Twitter as a public service

What a great initiative announced yesterday by the city of San Francisco – enable citizens to use Twitter as one of the means through which they can use the city’s 311 online information and services network.

[…] you will be establishing a two-way communication channel which can be used to send direct (private) messages to SF311. Customer Service Representatives are available 24 hours a day, 7 days a week, 365 days a year to assist you. View "Sample Tweets" of our most requested services to help ensure you provide the information needed to service your request. 311 can help with:

  • Street Cleaning
  • Graffiti Removal
  • Pothole and Sidewalk Defects
  • Abandoned Vehicles
  • City Garbage Can Maintenance
  • Department Information (office hours, location, phone numbers)
  • … and much more!

Have a question or concern? Check out the FAQ before continuing.

This seems to be a well thought out idea judging by the breadth and depth of information the Mayor’s office has published about Twitter and 311, eg, the FAQ. If you’re inclined to use Twitter as a preferred means of connecting with people and services, this will appeal to you.

If not, well, it’s simple – don’t use it: instead, make use of the others ways of connecting to 311.

Public services are embracing informal and social means of communication like Twitter as a way to provide citizens with more means of making use of (self) services and easy on-demand access to information.

For instance, my local council in the UK, Wokingham Borough, is also on Twitter.

If you take a look at both Twitter accounts, the contrast in styles between San Francisco and Wokingham is noticeable. And SF311 looks to be run by a number of different people (the different initials after tweets suggest that).

Still, Wokingham Borough also offers a range of useful information via its Twitter account.

We will use Twitter as an additional way of keeping our residents and visitors informed on the latest news and events. It will also feature information on any emergency situation – for example extreme weather like flooding or snow, and any impact this may have, like school closures, road closures or the closure of the Loddon Bridge Park and Ride.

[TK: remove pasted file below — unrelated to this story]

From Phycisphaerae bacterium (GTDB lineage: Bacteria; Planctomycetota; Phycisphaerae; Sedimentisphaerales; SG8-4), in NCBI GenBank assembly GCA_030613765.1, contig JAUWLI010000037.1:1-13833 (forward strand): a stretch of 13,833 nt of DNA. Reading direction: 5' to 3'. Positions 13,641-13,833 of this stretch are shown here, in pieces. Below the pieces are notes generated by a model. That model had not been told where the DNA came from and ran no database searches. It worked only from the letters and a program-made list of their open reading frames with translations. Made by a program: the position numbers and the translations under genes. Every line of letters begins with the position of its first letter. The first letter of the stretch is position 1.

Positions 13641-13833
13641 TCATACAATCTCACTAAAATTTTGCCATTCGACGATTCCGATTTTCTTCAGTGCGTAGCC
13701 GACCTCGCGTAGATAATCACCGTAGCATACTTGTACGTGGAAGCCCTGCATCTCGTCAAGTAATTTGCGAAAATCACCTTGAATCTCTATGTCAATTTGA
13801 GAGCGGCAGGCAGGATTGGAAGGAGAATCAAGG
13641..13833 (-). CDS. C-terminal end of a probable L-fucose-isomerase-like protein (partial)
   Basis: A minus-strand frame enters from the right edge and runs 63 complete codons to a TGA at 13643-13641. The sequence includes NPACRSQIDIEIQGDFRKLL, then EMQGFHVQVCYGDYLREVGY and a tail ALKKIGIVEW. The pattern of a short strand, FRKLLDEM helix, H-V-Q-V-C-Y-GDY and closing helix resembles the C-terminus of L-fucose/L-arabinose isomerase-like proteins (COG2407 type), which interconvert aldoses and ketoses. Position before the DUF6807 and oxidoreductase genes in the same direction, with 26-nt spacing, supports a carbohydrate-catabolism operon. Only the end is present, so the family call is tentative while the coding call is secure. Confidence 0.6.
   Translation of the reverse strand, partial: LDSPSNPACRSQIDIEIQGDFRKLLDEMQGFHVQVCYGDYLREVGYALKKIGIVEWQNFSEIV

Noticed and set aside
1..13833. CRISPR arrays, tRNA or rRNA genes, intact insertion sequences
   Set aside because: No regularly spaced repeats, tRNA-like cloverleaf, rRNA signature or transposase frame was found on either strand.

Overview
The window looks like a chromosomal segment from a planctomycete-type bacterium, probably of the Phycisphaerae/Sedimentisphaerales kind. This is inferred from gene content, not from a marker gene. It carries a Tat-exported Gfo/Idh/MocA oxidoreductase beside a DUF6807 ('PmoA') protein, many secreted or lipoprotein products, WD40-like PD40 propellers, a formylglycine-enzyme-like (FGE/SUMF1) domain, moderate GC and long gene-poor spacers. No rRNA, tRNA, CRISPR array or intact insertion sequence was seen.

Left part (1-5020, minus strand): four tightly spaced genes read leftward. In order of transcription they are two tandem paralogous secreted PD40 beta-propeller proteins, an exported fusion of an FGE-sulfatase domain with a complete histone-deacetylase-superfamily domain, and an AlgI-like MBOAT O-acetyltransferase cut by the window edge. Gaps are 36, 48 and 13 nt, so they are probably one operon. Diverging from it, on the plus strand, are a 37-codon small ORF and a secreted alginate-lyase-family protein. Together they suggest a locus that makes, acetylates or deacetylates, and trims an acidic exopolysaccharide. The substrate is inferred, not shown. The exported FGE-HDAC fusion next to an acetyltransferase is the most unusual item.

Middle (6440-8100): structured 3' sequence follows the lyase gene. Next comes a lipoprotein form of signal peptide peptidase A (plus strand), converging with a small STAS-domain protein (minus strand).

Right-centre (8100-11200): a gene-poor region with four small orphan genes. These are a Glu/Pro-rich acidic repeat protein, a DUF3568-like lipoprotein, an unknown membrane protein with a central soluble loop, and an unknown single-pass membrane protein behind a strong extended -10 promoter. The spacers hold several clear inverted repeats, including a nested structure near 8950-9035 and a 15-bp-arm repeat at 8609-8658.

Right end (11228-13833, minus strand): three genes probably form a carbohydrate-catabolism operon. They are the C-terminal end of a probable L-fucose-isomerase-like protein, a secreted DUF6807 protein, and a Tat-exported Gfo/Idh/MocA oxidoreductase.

Not much in the way of two-way engagement but useful nevertheless.

One day, every public service will include a social medium like Twitter as a routine channel of communication, there for the use by citizens or not, as they see fit.

Neville Hobson

Social Strategist, Communicator, Writer, and Podcaster with a curiosity for tech and how people use it. Believer in an Internet for everyone. Early adopter (and leaver) and experimenter with social media. Occasional test pilot of shiny new objects. Avid tea drinker.

  1. Simon Wakeman

    Hi Neville,

    Interesting post and thanks for the link!

    I suspect the difference in approaches may be coming from who in the organisation is responsible for setting up the twitter account. That said, two-way conversations should be the end goal.

    Many councils in the UK are using Twitter – but some aren’t that explicit about how they use it for two-way comms – eg we don’t follow other people, but we do monitor for all “@medway_council” messages and respond to them all via Twitter – but we don’t actually tell people we do that anywhere, which we probably should, otherwise it looks like one-way comms, when it’s actually two-way.

    That said, I wonder if having a large number of @replies in the main Twitter feed actually detracts from the impact that messages to the majority could have – as most of the content isn’t relevant to most of the audience? Maybe it would be better to do the replies privately (DMs or other channels?).

    Interesting times and great to see different approaches to this emerging – what’s for sure is that the public sector needs to be agile and responsive enough to use new tools in new ways.

  2. Yang-May Ooi

    These kinds of public service communications would be of much greater use if we in the UK could receive tweets free on our mobile phones. I think that’s the case now with one UK carrier so I’m hoping that this will be available across all UK carriers before too long. When Twitter first started, one of its strengths was that it didn’t tie you in to using web-based access and the immediacy of getting an SMS from specific people you choose (rather than having to check via your mobile browser if tweets have come in)

  3. will rowan

    Hi Neville

    I’m actually amazed & pleasantly surprised that UK Councils are trying out services like Twitter – normally they’re naturally very conservative (small’c’) , rather than outright innovators. Full

    I do hope that Councils won’t be put off by the same teething troubles every twitter user has had – http://is.gd/NbiW Croydon sent dm to the public feed – there’s real potential for noo meeja channels to engage folk who find traditional Council channels hard to engage with.

  4. rosastef (Rosastef)

    Twitter Comment


    RT @websuccessdiva: What a great use of Twitter, as a public messaging service, take a look at what San Fran is doing :-) [link to post]

    – Posted using Chat Catcher

  5. conosco (conosco)

    Twitter Comment


    Städte in den USA (z.B. San Francisco) und UK nutzen #Twitter, um #Bürgerservice zu verbessern: [link to post] Beispiel für uns!

    – Posted using Chat Catcher

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